Irish Rebellion of 1641 and the Catholic Martyrs

Catholic resentment was a factor in starting the Irish Rebellion of 1641 and the establishment of Confederate Ireland from 1642 with Papal support, that was eventually put down in the Cromwellian conquest of Ireland in 1649–53. After the Act of Settlement in 1652, Catholics were barred from membership in the Irish Parliament, and the major landholders had most of their lands confiscated under the Adventurers Act. They were banned from living in towns for a short period. Catholic clergy were expelled from the country and were liable to instant execution when found. Many recusants had to worship in secret at gathering places (such as Mass rocks) in the countryside. Seventeen Catholic martyrs from this period were beatified in 1992…
…Irish Catholic Martyrs were dozens of people who have been sanctified in varying degrees for dying for their Roman Catholic faith between 1537 and 1714 in Ireland.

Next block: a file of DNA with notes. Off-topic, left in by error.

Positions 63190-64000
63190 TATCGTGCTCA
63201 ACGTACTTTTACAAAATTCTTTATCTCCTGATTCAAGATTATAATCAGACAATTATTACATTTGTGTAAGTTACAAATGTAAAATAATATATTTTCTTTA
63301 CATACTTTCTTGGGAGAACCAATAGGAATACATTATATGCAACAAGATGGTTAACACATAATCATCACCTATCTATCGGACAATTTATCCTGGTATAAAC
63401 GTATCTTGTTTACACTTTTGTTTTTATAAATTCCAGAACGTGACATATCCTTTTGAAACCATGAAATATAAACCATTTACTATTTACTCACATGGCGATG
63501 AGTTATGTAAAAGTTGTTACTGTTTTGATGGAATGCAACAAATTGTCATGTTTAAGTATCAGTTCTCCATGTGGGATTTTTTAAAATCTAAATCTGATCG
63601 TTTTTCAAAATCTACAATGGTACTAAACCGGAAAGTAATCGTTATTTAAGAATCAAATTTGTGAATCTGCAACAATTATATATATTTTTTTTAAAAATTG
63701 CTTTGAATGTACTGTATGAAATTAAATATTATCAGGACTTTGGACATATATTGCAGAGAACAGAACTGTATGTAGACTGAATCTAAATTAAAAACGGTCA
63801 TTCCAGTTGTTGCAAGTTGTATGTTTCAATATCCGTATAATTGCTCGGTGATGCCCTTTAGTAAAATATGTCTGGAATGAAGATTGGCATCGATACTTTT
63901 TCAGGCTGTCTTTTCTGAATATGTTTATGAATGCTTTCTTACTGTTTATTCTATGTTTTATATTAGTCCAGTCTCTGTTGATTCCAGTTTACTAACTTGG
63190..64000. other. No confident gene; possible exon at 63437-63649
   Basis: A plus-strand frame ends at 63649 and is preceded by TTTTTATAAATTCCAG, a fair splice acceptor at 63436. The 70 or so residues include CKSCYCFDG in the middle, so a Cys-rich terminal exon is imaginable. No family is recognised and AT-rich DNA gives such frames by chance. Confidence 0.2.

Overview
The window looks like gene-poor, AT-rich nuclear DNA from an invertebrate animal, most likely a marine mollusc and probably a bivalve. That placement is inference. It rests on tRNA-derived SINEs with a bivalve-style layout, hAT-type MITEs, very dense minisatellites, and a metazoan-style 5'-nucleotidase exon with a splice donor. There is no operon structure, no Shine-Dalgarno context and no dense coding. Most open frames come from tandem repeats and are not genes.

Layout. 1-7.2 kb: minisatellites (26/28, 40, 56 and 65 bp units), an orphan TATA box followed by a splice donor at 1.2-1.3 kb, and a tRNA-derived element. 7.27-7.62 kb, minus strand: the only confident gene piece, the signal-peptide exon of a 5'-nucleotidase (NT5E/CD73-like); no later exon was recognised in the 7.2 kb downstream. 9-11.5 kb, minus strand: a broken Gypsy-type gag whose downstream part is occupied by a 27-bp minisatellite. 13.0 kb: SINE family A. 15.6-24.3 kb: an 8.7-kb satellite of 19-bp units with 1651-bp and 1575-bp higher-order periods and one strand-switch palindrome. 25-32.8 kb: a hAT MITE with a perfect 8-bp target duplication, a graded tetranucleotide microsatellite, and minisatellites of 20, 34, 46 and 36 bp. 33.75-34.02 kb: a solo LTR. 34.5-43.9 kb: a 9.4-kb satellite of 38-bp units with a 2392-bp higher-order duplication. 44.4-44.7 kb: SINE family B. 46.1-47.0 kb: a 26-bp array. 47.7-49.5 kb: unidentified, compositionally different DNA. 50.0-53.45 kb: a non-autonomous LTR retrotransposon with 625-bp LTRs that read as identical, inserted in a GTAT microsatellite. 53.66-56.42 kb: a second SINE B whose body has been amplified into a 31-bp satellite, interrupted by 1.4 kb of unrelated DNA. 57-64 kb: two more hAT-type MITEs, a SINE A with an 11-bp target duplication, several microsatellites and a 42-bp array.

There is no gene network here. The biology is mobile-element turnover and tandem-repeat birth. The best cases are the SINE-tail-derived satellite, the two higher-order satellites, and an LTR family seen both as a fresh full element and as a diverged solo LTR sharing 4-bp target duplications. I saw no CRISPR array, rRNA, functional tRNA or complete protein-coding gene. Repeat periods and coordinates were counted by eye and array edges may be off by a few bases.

There was a long delay in starting the investigation into their causes. Further complicating the investigation is that the records of these martyrs were destroyed, or not compiled, due to the danger of keeping such evidence. After Catholic Emancipation in 1829, the cause for Oliver Plunkett was re-visited. As a result, a series of publications on the whole period of persecutions was made.
The first to complete the process was Oliver Plunkett, Archbishop of Armagh, canonized in 1975 by Pope Paul VI. Plunkett was certainly targeted by the administration and unfairly tried.
Seventeen martyrs were beatified by Pope John Paul II on September 27, 1992. They are known as Dermot O’Hurley, Margaret Bermingham Ball, Francis Taylor and their fourteen companions. Among them are:

Patrick O’Hely, bishop (d. August 31, 1579)
Wexford Martyrs (d. July 5, 1581) – Patrick Cavanagh, Matthew Lambert, and fellow sailors found guilty of aiding in the escape of Viscount Baltinglass
Conor O’Devany, bishop (d. February 11, 1612) with Patrick O’Loughran, priest
Terence Albert O’Brien, bishop (d. October 31, 1651)
William Tirry, priest (d. May 12, 1654)

Church of the Irish Martyrs’ Ballycane, Naas is dedicated to the Irish Martyrs and was blessed and opened on the East side of the town in 1997. One of the martyrs to whom the church is dedicated is a seventeenth century Naas Dominican Friar Fr Peter Higgins, who was executed in Dublin on 23 March 1642.
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